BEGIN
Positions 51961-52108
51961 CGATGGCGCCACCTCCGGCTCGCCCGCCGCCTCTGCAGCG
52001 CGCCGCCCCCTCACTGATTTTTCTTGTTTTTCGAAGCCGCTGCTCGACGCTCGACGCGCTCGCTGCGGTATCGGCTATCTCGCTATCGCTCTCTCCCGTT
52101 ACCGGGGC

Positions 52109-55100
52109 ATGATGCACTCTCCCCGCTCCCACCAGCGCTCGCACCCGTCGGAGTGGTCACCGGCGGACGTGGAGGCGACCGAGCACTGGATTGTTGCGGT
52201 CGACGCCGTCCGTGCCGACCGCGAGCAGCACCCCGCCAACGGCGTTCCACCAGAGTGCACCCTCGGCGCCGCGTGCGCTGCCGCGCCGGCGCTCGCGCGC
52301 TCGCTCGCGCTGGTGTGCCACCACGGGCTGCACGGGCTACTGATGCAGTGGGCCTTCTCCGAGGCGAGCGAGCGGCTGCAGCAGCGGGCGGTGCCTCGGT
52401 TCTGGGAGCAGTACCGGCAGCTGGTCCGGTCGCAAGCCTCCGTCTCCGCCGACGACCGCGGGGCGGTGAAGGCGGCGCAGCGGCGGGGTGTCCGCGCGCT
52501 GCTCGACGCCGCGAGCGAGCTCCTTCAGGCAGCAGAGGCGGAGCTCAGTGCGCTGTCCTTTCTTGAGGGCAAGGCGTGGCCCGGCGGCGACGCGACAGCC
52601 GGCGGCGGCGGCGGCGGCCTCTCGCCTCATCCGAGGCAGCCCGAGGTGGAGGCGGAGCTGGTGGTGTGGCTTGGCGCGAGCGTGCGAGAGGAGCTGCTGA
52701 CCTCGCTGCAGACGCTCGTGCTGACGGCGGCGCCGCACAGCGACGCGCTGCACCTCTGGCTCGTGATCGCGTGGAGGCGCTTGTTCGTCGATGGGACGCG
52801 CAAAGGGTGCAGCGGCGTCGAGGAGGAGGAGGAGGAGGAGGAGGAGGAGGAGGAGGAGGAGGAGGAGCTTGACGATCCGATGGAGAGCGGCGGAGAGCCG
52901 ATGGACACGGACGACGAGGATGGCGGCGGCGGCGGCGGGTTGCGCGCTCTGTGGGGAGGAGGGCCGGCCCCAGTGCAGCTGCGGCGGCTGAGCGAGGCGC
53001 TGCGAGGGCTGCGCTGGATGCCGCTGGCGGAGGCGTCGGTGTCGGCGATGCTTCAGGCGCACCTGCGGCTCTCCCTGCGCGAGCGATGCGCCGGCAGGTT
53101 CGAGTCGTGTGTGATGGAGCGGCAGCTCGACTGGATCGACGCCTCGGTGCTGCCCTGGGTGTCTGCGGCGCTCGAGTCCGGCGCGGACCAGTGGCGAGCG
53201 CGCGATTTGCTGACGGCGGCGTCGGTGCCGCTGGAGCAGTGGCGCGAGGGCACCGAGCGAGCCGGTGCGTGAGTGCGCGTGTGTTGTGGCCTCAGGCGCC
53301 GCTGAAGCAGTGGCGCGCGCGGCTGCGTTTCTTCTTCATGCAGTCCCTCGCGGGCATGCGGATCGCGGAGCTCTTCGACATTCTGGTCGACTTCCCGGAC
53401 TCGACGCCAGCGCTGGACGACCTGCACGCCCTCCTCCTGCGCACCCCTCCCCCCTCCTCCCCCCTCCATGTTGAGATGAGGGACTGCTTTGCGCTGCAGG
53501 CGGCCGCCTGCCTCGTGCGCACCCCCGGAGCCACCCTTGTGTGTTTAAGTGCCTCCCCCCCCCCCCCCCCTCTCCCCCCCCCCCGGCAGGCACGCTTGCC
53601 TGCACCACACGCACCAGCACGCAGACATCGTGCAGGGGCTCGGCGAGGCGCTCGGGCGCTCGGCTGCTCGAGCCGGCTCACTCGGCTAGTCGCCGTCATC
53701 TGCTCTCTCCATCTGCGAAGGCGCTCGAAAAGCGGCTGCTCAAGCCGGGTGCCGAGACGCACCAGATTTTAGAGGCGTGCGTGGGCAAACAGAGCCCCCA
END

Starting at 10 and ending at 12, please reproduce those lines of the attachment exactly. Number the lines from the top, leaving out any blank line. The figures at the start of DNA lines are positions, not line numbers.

52501 GCTCGACGCCGCGAGCGAGCTCCTTCAGGCAGCAGAGGCGGAGCTCAGTGCGCTGTCCTTTCTTGAGGGCAAGGCGTGGCCCGGCGGCGACGCGACAGCC
52601 GGCGGCGGCGGCGGCGGCCTCTCGCCTCATCCGAGGCAGCCCGAGGTGGAGGCGGAGCTGGTGGTGTGGCTTGGCGCGAGCGTGCGAGAGGAGCTGCTGA
52701 CCTCGCTGCAGACGCTCGTGCTGACGGCGGCGCCGCACAGCGACGCGCTGCACCTCTGGCTCGTGATCGCGTGGAGGCGCTTGTTCGTCGATGGGACGCG